In recent years a host of Western Marxists have tried to emancipate Marx from responsibility for various unsavory doctrines. Political theorists have argued that Marx can avoid the weight of Stalinism and also the various theories, such as positivism, naturalism, Darwinism, technological determinism and the dialectics of nature that support Marxism. In the course of building up their defense of Marx, these modern critics have developed an elaborate but often confusing rationale whose premise consists of attributing many of the nefarious tendencies of Marxism to Engels, particularly the latter's philosophy of nature. In Mainlining Marx, John L. Stanley sets Marx's view of nature back in its proper perspective.
Stanley challenges the "new orthodoxy" of prominent Marxist scholars who see a fundamental dichotomy between Marx and Engels with the latter believing in cosmic superlaws and the former adhering to historically grounded ones. Stanley argues both Marx and Engels used historical and transhistorical laws at various times. He is highly critical of those who abstract theoretical principles out of texts Marx wrote with specific and historical political goals in mind. He takes issue, as well, with critics who posit a Marxian belief in communist as against natural needs, and further challenges the new orthodoxy in his analysis of Marx's dissertation, showing that from the beginning Marx's thought was grounded in materialist determinism.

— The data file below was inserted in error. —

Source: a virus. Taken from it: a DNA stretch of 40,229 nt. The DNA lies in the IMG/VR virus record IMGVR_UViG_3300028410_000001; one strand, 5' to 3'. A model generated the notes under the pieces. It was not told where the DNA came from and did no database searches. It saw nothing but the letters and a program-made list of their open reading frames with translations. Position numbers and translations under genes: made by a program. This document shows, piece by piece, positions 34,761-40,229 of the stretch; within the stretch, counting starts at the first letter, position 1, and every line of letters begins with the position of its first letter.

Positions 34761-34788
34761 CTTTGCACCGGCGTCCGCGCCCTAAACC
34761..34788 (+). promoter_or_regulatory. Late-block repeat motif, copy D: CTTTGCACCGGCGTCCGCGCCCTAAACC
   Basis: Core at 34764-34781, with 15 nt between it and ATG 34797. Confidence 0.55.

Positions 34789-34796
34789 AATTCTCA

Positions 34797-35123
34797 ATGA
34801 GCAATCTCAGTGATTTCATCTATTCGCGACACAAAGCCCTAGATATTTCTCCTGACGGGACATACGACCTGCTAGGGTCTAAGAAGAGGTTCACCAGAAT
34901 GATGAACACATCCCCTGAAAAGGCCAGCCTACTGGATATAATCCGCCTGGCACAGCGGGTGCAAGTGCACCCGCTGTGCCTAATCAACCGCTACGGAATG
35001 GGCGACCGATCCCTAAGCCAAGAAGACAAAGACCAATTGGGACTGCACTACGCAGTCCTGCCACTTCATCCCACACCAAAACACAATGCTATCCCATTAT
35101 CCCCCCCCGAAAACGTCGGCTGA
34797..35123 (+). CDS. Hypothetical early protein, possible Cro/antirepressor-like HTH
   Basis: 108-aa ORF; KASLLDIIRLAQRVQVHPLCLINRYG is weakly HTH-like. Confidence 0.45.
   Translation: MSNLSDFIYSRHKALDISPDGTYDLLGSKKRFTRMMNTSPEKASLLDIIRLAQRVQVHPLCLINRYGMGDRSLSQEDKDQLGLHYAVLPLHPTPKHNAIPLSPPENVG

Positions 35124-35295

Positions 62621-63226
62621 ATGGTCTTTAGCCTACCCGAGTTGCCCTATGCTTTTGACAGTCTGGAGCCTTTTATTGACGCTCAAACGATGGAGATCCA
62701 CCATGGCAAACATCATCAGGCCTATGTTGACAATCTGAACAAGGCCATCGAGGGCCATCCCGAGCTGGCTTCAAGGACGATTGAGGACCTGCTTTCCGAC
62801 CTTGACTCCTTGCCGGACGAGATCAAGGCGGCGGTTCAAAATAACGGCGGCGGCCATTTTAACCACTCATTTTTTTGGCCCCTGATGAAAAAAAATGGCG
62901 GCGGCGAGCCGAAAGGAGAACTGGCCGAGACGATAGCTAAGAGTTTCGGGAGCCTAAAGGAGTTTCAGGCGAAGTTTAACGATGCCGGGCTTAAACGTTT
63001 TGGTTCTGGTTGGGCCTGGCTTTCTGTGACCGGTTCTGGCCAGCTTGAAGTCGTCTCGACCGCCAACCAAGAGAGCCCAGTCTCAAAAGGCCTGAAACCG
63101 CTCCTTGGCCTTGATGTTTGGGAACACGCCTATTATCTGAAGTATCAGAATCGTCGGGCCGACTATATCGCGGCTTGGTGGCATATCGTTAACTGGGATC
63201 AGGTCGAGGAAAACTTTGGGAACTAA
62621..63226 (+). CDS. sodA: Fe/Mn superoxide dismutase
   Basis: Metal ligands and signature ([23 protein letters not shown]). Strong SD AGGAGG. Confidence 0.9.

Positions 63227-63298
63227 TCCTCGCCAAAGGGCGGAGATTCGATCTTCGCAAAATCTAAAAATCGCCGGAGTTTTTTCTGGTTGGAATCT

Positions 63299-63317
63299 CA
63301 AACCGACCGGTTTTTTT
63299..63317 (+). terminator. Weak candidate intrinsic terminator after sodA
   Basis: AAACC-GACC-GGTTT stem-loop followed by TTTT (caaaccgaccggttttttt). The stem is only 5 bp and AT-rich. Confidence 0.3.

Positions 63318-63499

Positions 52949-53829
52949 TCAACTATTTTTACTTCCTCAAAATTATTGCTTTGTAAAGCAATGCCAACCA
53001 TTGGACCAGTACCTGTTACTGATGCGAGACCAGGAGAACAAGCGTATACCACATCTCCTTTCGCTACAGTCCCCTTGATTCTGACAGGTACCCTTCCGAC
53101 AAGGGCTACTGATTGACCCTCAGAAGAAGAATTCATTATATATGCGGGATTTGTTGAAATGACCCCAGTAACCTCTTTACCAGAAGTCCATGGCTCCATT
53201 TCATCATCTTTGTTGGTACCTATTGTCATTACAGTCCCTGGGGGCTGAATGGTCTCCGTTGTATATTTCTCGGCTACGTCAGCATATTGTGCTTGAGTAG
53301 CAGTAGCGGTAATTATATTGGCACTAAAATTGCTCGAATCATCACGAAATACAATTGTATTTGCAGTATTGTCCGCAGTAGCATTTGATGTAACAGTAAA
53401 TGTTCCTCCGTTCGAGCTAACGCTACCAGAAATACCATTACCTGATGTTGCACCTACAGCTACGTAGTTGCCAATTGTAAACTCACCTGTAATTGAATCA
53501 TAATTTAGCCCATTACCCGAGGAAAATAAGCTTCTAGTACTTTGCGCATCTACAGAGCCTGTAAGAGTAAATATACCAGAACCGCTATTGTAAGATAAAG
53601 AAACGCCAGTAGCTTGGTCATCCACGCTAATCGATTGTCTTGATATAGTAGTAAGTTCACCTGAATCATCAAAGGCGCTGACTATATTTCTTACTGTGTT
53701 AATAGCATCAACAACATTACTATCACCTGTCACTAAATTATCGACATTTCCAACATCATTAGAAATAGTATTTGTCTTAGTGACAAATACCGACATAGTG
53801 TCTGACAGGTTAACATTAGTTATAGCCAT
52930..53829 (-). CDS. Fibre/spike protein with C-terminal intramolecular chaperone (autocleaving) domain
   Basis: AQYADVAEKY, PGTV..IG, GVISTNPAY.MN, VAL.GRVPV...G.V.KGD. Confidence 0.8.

Supplementing the chapters on Marx and his critics, the volume concludes with an essay on Georges Sorel's approach to textual analysis and interpretation, showing how Sorel, far in advance of his time realized the impossibility of completely objective analysis and the inevitable distortion of the subject under study.
Throughout this volume, Stanley's critical approach utilizes Sorel's illuminating insights to point out the distortions in modern Marxian analysis. Challenging and original, Mainlining Marx is a major contribution to the study of Marxism. It will be read by economists, political scientists, and intellectual historians.